Why is Recovery from Ransomware failing?

The Cyber Insurance industry has seen a 131% increase in claims related to Ransomware attacks, and recovery outcomes are not good. Studies show that 27% of organisations with Cyber Insurance that suffer a successful ransomware have the ransom paid by the insurer. The US Treasury has legislated against Ransomware payments to prevent the funding of terrorism, so paying the hackers for the keys to decrypt data is one remediation strategy that is being cut-off, and this is impacting UK companies already

While prevention is critical, recovery should not be ignored, and needs to be regularly assessed against emerging ransomware threats

For prevention measures to succeed they must repel 100% of the attacks, 100% of the time. For the attack to succeed, it need only break through once. Ransomware is becoming more sophisticated as are the attack techniques to plant ransomware into a network and disrupt the recovery and DR processes

IT Operations have access to well proven technology solutions to cope with a range of IT Disaster Recovery scenario’s. These typically address hardware failure, fire, flood, power, network or telecoms outages. One of the common characteristics of all these incidents is they are localised. It is unlikely that hardware will fail simultaneously across multiple sites, or there will be a fire in two city locations at the same time, that knock out both your primary and secondary IT locations, it is even more unlikely if one is a public cloud.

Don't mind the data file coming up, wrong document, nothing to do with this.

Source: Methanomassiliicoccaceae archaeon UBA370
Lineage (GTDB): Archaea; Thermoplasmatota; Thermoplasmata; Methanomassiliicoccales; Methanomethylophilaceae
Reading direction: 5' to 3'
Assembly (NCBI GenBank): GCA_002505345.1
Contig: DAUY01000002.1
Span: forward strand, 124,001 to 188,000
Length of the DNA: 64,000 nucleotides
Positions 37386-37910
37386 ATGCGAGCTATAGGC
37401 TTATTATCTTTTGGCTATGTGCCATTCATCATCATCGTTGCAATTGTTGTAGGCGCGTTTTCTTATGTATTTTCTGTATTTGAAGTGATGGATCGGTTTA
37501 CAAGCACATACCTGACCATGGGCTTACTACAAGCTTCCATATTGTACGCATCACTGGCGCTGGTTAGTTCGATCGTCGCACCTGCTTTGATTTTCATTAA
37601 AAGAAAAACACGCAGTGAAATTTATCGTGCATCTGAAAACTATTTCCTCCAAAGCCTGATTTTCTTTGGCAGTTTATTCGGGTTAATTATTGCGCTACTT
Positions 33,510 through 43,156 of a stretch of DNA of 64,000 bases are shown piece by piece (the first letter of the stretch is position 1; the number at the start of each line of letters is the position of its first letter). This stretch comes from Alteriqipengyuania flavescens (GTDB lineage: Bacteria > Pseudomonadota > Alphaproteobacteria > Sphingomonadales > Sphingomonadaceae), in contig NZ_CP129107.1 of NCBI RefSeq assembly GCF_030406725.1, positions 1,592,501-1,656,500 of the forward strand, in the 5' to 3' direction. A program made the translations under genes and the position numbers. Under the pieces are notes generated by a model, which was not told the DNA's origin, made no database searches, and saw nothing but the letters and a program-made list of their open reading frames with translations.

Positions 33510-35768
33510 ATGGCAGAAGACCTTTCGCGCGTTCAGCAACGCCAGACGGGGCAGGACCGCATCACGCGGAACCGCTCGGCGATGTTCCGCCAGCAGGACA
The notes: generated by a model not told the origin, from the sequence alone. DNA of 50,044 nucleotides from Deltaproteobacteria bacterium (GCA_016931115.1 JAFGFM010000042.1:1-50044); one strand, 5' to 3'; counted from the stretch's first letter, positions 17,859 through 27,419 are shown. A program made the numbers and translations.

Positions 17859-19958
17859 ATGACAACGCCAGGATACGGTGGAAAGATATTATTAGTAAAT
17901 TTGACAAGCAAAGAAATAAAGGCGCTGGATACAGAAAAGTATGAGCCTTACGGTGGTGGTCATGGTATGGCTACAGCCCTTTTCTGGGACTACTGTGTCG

Technology that provides high availability, by replication or clustering of servers and storage across multiple sites is ideally suited to maintaining the operations of systems and access to applications if an application service at the primary site fails. This architecture underpins the popular Public Cloud services that Microsoft, Amazon, Google and Salesforce operate. In recent years, organisations have been building IT Disaster Recovery plans based on rapid recovery of complete virtual machine workloads through snapshots, it is reliable, it can be optimised to near-zero Recovery Time Objectives and equally addresses the localised failure scenarios, often at a price point significantly less than high availability solutions.

But there is a new and fundamentally different threat that has been growing in frequency and is evolving in its sophistication, Ransomware.

The behaviour of Ransomware changes, and as it does that different type of attack has to be combatted. The architectures for high availability actually propagate Ransomware, embedding the infection into data that is then replicated across all instances of the infrastructure. IBM and Ponemon Institute have calculated that the average time between a cyber breach and detection is over 200 days. What is a hacker doing during this time?

The Cyber Insurance industry is having to pay ransom when their clients can’t recover their data. Yet every Cyber Insurance application form ask of the applicant one or some of these typical questions

  1. Do you have a Disaster Recovery plan?
  2. Is your backup system managed by a third party?
  3. How regularly is it tested?
  4. When was it last tested?
  5. Describe your data backup policy?

So why can’t organisations reliably recover from ransomware attacks?

To answer this question please take a look at the panel discussion Recovery from Ransomware from the recent London Markets Forum Cyber Insurance event hosted by Roger Oldham LM Forum.

Or download our 5 questions to ask to see if you can recover from ransomware attack.